The Chairperson asked Adv Chowe if he had not briefed counsel given the status he is tabling.
Adv Chowe replied that in the course of the State Attorney: Pretoria being appointed as the attorneys of record, they had proceeded to issue “brief covers” to the three advocates who had been involved in the matter. The State Attorney: Pretoria had done that. However, just by way of an explanation, even though such briefs had been issued out, they seemed to have issues with their own status in that, because the main client did not recognise or agree to her representation by the State Attorney. Those briefs were also in dispute in that an attorney who has not been instructed properly by a client to issue such instructions or briefs to the advocate, those briefs in a way also become null and void. That was the situation they were currently facing.
Adv Chowe said that he had already indicated in his introduction that indeed there was a dispute raised by Adv Mkhwebane on State Attorney representation based on conflict of interest. Other than the status of the State Attorney in the matter and its inability to appoint counsel on behalf of the client, Adv Mkhwebane had raised the legal funding which had been allocated to her in this matter. Her contention was this allocation of funds for legal representation had no clear particularity on what this funded and what should be excluded or included. For example, if this particular amount is exhausted and the matter is still ongoing, was the condition that she must out of her own funds proceed to fund the legal representation. Another issue which Adv Mkhwebane had raised was that it must not be forgotten that the matter of her legal funding was pending before court. It could not be that they could proceed with the matter if this has not been resolved. It could then be taken for granted when Adv Mkhwebane was not satisfied with the way the conditions were set. It had been raised sharply that this matter was still pending in court and that as a litigant she was still entitled to prosecute that particular court application to its finality. What Adv Mkhwebane was articulating was that if her legal funding could not be resolved out of court, then the court would have to be given opportunity to listen to the parties on this.
One other issue which did not have much to do with legal representation but had much to do with the Committee proceedings was that Adv Mkhwebane had raised that there was currently a matter which needed to be dealt with on the constitution of the Committee itself in that the Committee Chairperson had to recuse himself. If that might not be reached, then the matter could not proceed. Unfortunately, the State Attorney: Pretoria had no mandate to move such a recusal application because of its status – which he had indicated earlier. Adv Mkhwebane’s letter to him and their discussions on the matter indicated that would be a matter of priority whenever this Committee started its hearings.
The Committee Secretariat had invited him to obtain available dates from the advocate to at least appear before the Committee. However, he also could not do that because of the problematic nature of the status of the State Attorney: Pretoria in the matter. He had to say he had not received any animosity or negativity in his communication with the advocates in this matter. They had been cordial all the time. The unfortunate part was that, due to the legal funding and other matters discussed, he was unable to properly and ethically take any kind of assurances of their availability and dates for hearings of the Committee. He hoped that he had covered all grounds. If there were any outstanding issues, he would attempt his utter best to attend to those.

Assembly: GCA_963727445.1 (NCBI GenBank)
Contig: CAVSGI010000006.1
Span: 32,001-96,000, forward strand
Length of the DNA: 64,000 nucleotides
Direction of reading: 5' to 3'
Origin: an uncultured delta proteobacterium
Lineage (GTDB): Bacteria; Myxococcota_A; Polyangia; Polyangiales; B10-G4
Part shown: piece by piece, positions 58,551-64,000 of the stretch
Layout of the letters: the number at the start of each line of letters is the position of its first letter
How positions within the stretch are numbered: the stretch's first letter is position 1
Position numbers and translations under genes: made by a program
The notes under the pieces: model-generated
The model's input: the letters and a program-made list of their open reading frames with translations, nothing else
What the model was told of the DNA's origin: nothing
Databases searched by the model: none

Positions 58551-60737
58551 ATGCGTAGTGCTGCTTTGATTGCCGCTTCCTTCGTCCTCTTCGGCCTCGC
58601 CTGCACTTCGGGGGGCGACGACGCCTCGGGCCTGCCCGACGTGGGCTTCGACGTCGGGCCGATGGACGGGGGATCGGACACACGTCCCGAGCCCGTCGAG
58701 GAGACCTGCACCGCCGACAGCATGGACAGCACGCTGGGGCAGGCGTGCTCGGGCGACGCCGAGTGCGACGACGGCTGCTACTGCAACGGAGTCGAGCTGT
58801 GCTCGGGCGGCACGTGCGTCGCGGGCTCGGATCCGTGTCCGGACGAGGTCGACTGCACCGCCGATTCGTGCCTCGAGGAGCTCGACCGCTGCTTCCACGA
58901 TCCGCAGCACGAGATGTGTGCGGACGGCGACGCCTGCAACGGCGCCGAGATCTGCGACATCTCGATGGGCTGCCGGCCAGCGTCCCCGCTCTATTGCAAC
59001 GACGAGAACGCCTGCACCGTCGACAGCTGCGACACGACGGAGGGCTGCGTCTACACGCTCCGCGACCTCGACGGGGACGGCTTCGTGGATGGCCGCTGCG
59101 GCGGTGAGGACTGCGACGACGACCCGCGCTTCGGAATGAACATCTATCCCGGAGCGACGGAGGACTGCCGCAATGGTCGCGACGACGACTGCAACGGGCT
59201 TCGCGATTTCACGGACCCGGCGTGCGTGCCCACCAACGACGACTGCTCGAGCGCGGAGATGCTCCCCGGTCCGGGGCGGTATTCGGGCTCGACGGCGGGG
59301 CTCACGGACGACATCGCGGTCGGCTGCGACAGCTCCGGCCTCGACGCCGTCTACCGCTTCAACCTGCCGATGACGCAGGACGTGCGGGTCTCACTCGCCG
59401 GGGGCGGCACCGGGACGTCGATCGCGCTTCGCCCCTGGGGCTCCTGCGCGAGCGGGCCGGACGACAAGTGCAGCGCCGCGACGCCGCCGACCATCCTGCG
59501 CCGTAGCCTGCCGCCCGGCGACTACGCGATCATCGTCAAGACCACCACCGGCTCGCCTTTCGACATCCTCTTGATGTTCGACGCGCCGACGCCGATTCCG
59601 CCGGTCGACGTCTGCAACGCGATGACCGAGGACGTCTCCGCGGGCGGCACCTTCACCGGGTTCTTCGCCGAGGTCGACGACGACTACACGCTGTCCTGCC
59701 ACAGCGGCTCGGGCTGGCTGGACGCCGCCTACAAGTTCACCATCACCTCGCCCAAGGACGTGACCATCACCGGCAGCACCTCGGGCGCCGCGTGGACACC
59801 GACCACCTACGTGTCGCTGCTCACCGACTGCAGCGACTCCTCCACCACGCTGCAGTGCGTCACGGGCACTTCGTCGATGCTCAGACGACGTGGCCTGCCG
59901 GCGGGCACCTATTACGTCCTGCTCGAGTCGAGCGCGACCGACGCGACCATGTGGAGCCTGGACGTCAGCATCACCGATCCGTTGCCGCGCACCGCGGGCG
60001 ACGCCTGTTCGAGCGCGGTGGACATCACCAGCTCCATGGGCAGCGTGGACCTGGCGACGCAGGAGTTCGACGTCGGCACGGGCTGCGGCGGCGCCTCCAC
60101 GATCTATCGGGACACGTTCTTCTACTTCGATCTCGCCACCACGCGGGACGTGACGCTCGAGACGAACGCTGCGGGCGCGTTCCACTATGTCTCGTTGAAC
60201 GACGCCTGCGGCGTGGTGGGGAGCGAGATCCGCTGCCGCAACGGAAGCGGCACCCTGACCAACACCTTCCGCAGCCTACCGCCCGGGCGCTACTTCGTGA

The Chairperson asked for clarity if Adv Chowe was indicating that as a result of the PP’s objection, the hands of the State Attorney were tied.
Adv Chowe confirmed that 100% that was indeed so.
The Chairperson asked Adv Chowe if his client’s position was that already the R4 million was not enough, before the Committee even resumed for the 22 days set for the Committee.
Adv Chowe confirmed that that was his client’s position. Although it was just a technical issue, for all intents and purposes he was still the attorney of record for the PPSA, meaning the mother body. He still had instruction from them. But in as far as Adv Mkhwebane, who was also now supposed to be the actual client, that was indeed so. On the amount allocated, there was no clarification on whether it was not enough. He was unable to say that Adv Mkhwebane said the R4 million was inadequate. It might be inadequate in her view perhaps but what was problematic with the fund allocation seemed to be the conditions attached to it – specifically that she would have to bear out of her pocket any amount above the R4 million. He did not have instructions to say the R4 million was not enough. The issue was that if it gets exhausted, then she will have to bear this out of her pocket. That was the bone of contention.
The Chairperson said that it was not in Adv Chowe’s mandate to determine if the R4 million was not enough.
Adv Chowe confirmed that indeed the State Attorney’s Office had no mandate to determine the fees which needed to be allocated, if adequate or inadequate, in these particular hearings.
The Chairperson asked if Members had questions for Adv Chowe.
Dr C Mulder (FF+) asked if he understood correctly that the PP was declining the services that the State Attorney's Office was prepared to provide.
Adv Chowe replied that it was indeed so that the PP was declining to be represented by the State Attorney: Pretoria or any other state attorney for that matter, due to conflict of interest.
Mr B Nkosi (ANC) asked if the PPSA or PP had indicated an alternative if she declines this legal representation.